Op-Ed: Take the Test

An Atlantic correspondent has proposed 11 signs that a city will succeed. How does Mammoth Lakes measure up?

The cover story of this month’s Atlantic, entitled “Can American Put Itself Back Together?” considers the state of the country, not through national statistics, but by evaluating the condition of its small and medium-sized towns. Reporter James Fallon and his wife Deb solicited suggestions for interesting towns they should check out and then spent three years visiting them in their single-engine plane. Their conclusion is that although most Americans think the country is going to hell, there are surprising sources of strength. They determined that a city will exhibit 11 characteristics if it is to flourish. They maintain that if these markers are present, other things will fall into place. Here they are (in my order, not Fallon’s), and here is how I would grade us.

– Divisive national politics seem a distant concern. Despite the propensity of our paper to run stories about Trump (just kidding, Mike), I’d say this is true in Mammoth. My impression is that locals are fiercely independent and would object to being pigeon-holed into red or blue boxes. A.

A city on its way back will have craft breweries. Fallon writes that we might think he’s joking, but just try to find an exception. Regardless, check, we’re in there. A+.

– They make themselves open. Fallon here is talking about being open to immigrants or refugees or new people in general, and Mammoth Lakes surely qualifies with its significant Hispanic population. The schools, library and police have gone to exceptional lengths to care for our Latin students and parents. On the other hand, the lack of child care and low-income housing are detractors. And although soccer is the great equalizer, we don’t see many non-white faces on the ski and snowboard teams. Or on the government bodies. C.

They are near a research university. Fallon is using this as marker of an educated and nationally diverse population. Welp, we fail. F.

They have, and care about, a community college. Hey, we have this! And the involvement of the college in the community is very positive. A.

– They have unusual schools. Fallon is looking here for “intensity of experimentation,” not just academic achievement. I have been very impressed with the progressive approach of the middle school principal and teachers, and the options for the high school students to take courses through ILC and the college seem applicable. B.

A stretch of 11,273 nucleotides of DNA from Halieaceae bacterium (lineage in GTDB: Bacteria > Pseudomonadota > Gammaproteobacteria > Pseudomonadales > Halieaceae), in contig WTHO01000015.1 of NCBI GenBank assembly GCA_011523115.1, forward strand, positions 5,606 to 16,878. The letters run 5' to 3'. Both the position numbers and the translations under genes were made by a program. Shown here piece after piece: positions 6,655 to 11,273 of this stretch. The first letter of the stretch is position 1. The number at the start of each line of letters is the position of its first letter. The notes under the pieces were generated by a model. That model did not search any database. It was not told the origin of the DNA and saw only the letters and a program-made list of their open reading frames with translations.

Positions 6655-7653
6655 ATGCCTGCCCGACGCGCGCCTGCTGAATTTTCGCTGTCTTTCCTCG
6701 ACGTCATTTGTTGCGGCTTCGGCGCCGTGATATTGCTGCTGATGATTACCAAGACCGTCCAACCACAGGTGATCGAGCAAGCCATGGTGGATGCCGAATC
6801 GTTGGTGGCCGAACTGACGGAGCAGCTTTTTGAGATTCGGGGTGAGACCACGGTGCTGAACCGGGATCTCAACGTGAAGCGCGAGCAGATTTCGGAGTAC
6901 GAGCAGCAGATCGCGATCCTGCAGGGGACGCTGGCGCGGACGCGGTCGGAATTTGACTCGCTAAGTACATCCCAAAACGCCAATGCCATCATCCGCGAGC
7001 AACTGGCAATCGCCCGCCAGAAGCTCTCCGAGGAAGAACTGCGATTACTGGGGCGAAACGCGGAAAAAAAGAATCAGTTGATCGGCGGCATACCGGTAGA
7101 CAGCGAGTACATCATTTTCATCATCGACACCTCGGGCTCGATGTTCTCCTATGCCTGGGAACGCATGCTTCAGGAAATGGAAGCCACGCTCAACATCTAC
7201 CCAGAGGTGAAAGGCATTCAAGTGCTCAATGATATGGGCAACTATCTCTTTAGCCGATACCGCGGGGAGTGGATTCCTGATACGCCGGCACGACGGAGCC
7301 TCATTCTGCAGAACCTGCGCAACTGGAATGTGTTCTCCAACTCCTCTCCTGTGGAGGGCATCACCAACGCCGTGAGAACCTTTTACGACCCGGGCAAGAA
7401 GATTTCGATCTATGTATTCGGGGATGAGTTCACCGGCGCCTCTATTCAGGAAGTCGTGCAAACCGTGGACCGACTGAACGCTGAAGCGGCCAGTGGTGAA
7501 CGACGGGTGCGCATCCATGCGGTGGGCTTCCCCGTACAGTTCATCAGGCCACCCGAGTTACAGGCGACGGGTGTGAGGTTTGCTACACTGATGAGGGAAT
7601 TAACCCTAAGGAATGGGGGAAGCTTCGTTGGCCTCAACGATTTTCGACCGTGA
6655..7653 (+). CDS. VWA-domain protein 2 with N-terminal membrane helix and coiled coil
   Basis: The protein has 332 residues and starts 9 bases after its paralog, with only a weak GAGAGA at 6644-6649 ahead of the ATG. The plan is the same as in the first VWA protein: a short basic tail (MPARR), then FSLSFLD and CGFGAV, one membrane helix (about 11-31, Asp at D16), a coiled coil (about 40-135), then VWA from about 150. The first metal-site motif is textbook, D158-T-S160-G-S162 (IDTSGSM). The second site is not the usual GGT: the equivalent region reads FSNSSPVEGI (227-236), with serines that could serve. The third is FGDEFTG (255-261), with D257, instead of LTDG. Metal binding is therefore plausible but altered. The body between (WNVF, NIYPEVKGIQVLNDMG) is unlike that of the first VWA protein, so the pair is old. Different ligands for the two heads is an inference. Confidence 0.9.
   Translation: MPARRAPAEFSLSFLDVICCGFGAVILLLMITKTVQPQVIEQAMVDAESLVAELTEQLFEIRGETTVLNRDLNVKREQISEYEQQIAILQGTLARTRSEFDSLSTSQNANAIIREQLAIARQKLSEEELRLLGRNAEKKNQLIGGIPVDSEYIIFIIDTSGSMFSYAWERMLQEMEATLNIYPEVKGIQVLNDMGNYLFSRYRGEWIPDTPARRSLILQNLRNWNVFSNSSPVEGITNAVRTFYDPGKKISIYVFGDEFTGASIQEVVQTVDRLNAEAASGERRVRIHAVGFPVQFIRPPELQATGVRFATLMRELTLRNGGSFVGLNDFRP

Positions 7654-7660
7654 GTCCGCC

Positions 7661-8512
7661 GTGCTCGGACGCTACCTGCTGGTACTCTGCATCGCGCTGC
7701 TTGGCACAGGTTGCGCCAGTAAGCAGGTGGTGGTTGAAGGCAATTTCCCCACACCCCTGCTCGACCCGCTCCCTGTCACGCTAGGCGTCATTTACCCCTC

– They have a downtown. Oops. While we have pieces of a nice downtown, they are strewn around, and we fall considerably short of Fallon’s dream of a community pouring resources into an old-fashioned Main Street with condos over restaurants and stores with lights on at night. D.

– Public-private partnerships are real. I can point to collaborative efforts going on, especially in the non-profit sector, but when the relationship between the Mountain and the town is compared to cannon fire, we’re a bit weak on this one. D.

– People know the civic story. Fallon says this guiding story, even if it’s a myth, is a way to give citizens an understanding of how their efforts are connected to their history and their future. It would be fun to pick “When hell freezes over, I’ll ski there too,” as our civic story, but “Don’t feed our bears” would win. Some marketing slogans aside, we seem to lack a common view, and I am surprised when we take actions that inconvenience or tick off our visitors and second-home owners. I am reminded of Colin Fernie’s comment that he was unsure if the community really embraces its identity as a tourist destination. While we all recognize the beauty of our environs, it doesn’t represent a unifying force. C.

– They have big plans. Fallon believes that cities can make realistic plans because they can still do things, unlike initiatives at the national level. While some in town do have plans, it is unclear to me if they can muster the political will to execute them (see above). C.

You can pick out the local patriots. OK, I’ll bite. Dave McCoy. Kathy Copeland, Paul Rudder. John Wentworth. Elizabeth Tenney. Betsy Truax. Shira Dubrovner. Others I’m forgetting. A.

There you have it. If we weigh all of these factors equally, our overall grade is a C+. Good thing we have that brewery.

The last factor may be our strongest. Positive change in Mammoth Lakes has been the work of a few determined individuals. We are fortunate to produce strong local patriots although it would behoove us to broaden the conversation, in my opinion. The Fallons found that in towns that were progressing, people in their 20s and 30s were engaged. One young artist from San Bernadino said he got involved because he had heard too often that it was a city of losers. “I was just pissed off,” he said. Maybe we need some pissed off youngsters to step up.

I love Mammoth Lakes, and left to my own devices I would have added points for our excellent public transportation system, bike and cross country ski trails, exceptional chamber music, nice public library, Latin Market, digital resources, volunteer clean-up efforts, minimal homeless problemand friendly post office clerks and Vons checkers. But those would be my criteria, not Fallon’s. What do you think?

© 2015 Jennifer K. Crittenden

This story originally appeared in the Mammoth Times.